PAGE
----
If (and that's a big if) tomorrow we had a $70\sigma$ detection in a repeatable experiment of a particle that travelled faster than $c$, then one of several things would be true.
1) We would be forced to conclude that $c$ is not, in fact, the limiting speed of information transfer; everything based on this assumption would have to be scrapped (pretty much all of research-level physics); and we would have to start over in developing even the mathematics that allows us to start re-describing the universe.
2) We would be forced to conclude that $c$ is not the limiting speed of information transfer; we would assume that special relativity and everything based on it is the special-case effective theory of much broader physical laws and behaviours; and we would have to find a way of modifying relativity (and basically everything that relies on it) so that it can causally allow for this particle to exist and yet have everything else we see still basically operate under the idea that $c$ is the max speed.
3) We find a way to use this particle to communicate with the past and future, travel faster than light, and then we go home every night and laugh at Einstein.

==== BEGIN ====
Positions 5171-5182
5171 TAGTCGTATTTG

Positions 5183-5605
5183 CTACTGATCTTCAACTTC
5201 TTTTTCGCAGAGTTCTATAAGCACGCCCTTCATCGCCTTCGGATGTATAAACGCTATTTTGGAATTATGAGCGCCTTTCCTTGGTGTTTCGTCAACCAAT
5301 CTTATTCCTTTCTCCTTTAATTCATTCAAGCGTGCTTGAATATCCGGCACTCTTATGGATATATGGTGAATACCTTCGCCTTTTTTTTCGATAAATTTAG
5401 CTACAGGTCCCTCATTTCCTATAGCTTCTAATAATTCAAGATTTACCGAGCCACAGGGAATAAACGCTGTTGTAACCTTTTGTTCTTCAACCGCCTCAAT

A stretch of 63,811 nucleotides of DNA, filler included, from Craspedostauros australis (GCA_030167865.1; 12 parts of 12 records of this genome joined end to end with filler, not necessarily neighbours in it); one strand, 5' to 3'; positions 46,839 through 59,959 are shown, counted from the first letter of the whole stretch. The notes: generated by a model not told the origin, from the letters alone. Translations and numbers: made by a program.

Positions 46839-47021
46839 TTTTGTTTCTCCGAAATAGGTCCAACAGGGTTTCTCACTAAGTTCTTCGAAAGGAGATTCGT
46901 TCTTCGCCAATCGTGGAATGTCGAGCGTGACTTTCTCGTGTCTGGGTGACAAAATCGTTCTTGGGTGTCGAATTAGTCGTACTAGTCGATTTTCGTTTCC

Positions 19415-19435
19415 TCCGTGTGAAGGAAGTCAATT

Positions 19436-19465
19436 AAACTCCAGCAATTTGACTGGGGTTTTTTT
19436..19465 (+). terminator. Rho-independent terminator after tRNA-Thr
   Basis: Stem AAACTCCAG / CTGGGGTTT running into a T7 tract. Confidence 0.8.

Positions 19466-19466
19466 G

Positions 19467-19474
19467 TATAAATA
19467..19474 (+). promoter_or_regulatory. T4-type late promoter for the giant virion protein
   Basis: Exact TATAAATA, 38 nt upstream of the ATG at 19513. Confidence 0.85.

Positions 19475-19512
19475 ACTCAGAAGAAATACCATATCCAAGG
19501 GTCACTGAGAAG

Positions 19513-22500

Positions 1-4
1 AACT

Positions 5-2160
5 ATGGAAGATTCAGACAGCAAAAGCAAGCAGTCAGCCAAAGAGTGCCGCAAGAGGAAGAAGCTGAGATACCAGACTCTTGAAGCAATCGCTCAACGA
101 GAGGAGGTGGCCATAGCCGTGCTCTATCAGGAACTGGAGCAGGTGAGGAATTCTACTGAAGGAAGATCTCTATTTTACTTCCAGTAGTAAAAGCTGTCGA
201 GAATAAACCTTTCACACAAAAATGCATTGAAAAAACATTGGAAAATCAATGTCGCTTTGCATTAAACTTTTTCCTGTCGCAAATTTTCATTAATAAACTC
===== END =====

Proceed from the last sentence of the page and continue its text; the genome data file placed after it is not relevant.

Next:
4) We perform the experiment thousands of times in different laboratories, find the same result, then go back and discover that there was a fundamental flaw with the theory. Once the flaw is corrected, we see that we are not actually observing a superluminal particle.
5) We also discover flying pigs, perpetual motion, and that we really can believe it's not butter. Then I wake up from my nightmare.
My money is on (4) with (2) being a close second (although (5) has happened before).
Note: This answer assumes that the speed $c$ referenced is the assumed maximum speed; the speed of a massless particle in a vacuum. This is why I did not include a "we determine the photon is not massless and then have to change EM" option.